george b

use and misuse of S50 PRA

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you tube has a fair number of vids of the police and pcso using S50 in rather dubious circumstances. In the last couple of weeks I have witnessed it twice in person and thought I would raise them for comment on here.

firstly I was down by the canal doing some exercises. ( sit ups with a feet on a concrete bench) when two chaps arrived and sat on the adjoining bench. They were clearly a bit sozzled, as they were slurring their words and both had a half empty  two litre bottle of strong cider . They were however good natured and were chatting to me, when a pcso rolled up. He told them that drinking in public was against the law, there are drinking control orders on the parks bit not on public spaces in general. When they declined to hand over their cider, he told them that drinking in public was anti social and he wanted their n& a under S50. They again declined and things got a bit heated , until they picked up their bottles and walked off.

the second was a short distance away, I was standing outside the supermarket, in a select area of town. Sitting on the pavement with his back proped against the shop wall, was a homeless guy, he was clearly homeless by hos general appearance and the fact he had his legs in a cardboard box. A pcso arrived on a bike and told him that sitting there was antisocial and he wanted his n&a under s50.He collected his name, but when told he had no address, told the guy he couldn't be homeless here as it was a resident area and threatened him with a S35 if he didn't remove him self to a less residential (ie posh) part of the city.

both of those appear to be misuse of S50 with a misuse of a S35 thrown in for good measure, to me.

what's the opinion on here ?

Edited by george b

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Im watching this for opinons, as I've had a disagreement with a PCSO recently where I was fairly certain I was right, but he was a bit of a tool (and I don't want any problems when I'm in training).

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Section 50's are a good tool in your kit. However, they are very much determined by what local orders are in place eg. Public Spaces Protection - to prevent antisocial behaviour.. whatever that is.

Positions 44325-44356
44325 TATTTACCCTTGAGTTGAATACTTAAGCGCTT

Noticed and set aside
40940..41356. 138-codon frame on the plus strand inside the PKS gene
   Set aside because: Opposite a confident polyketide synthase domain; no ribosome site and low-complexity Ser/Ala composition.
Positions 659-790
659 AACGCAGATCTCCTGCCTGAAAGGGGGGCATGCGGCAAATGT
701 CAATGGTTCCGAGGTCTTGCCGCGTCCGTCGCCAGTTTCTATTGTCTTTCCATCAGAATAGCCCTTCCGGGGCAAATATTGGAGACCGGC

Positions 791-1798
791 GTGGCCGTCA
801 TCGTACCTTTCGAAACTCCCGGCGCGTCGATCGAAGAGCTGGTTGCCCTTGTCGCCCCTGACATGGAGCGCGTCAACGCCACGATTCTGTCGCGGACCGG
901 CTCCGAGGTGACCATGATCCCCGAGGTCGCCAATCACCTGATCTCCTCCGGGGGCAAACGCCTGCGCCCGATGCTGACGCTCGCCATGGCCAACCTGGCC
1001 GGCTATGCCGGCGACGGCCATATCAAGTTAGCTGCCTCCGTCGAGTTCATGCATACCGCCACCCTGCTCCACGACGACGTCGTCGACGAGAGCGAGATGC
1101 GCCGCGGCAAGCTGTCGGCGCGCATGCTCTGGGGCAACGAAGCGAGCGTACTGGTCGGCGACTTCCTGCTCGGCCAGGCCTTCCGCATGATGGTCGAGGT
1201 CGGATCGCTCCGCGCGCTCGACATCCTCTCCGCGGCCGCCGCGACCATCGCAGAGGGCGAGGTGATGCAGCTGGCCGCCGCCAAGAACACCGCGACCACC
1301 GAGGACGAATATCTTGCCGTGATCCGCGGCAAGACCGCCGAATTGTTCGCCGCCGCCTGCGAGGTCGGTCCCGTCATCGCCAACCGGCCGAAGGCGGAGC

If there was an order against drinking along the canal, then alcohol can't be consumed there, simple as. It becomes an offence so they are required to provide name and address if the PCSO requests it, or they can just leave (having surrendered their alcohol - though I think may be a point stipulated in local orders). As for the homeless individual, the PCSO could have construed this to be begging, which, again may have a local order to prevent it. As such, the above applies again, minus the alcohol of course.

Personally, I've not used a section 50 - ever - and I know that many colleagues are the same. To be honest, in both scenarios I would have just left the men alone, rather than antagonising them. Of course, if they were doing anything particularly out of order, then that may change things. My opinion is that section 50s are very much a PCSO 'power' to give them some kind of authority to request details from a person.

Please feel free to correct me if anything is wrong, I'm not best clued up about section 50s.

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I was sat on a park eating my lunch.  He told me I had to move on, or he'd need to take my name and address etc.  It's a bit 'posh' round where I was, and I'm guessing a dude with a Staffie doesn't fit the area.  I couldn't be arsed arguing with him to be fair.  Wouldn't mind except our local PCSO likes my dog, and Fatboy has stopped the local kids doing the back garden grand national when being chased.

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2 hours ago, Stripe said:

Section 50's are a good tool in your kit. However, they are very much determined by what local orders are in place eg. Public Spaces Protection - to prevent antisocial behaviour.. whatever that is.

If there was an order against drinking along the canal, then alcohol can't be consumed there, simple as. It becomes an offence so they are required to provide name and address if the PCSO requests it, or they can just leave (having surrendered their alcohol - though I think may be a point stipulated in local orders). As for the homeless individual, the PCSO could have construed this to be begging, which, again may have a local order to prevent it. As such, the above applies again, minus the alcohol of course.

Personally, I've not used a section 50 - ever - and I know that many colleagues are the same. To be honest, in both scenarios I would have just left the men alone, rather than antagonising them. Of course, if they were doing anything particularly out of order, then that may change things. My opinion is that section 50s are very much a PCSO 'power' to give them some kind of authority to request details from a person.

Please feel free to correct me if anything is wrong, I'm not best clued up about section 50s.

, but there is not a restriction on drinking on the canal. So he was trying to confiscate their cider with out lawful cause, if there was a restriction ,its not an offence to drink there, only to to refuse to hand it over. At which point there is no legal requirement to provide your details,. As it is no offence had been committed, so he elected to deem  drinking an antisocial act and invoke S50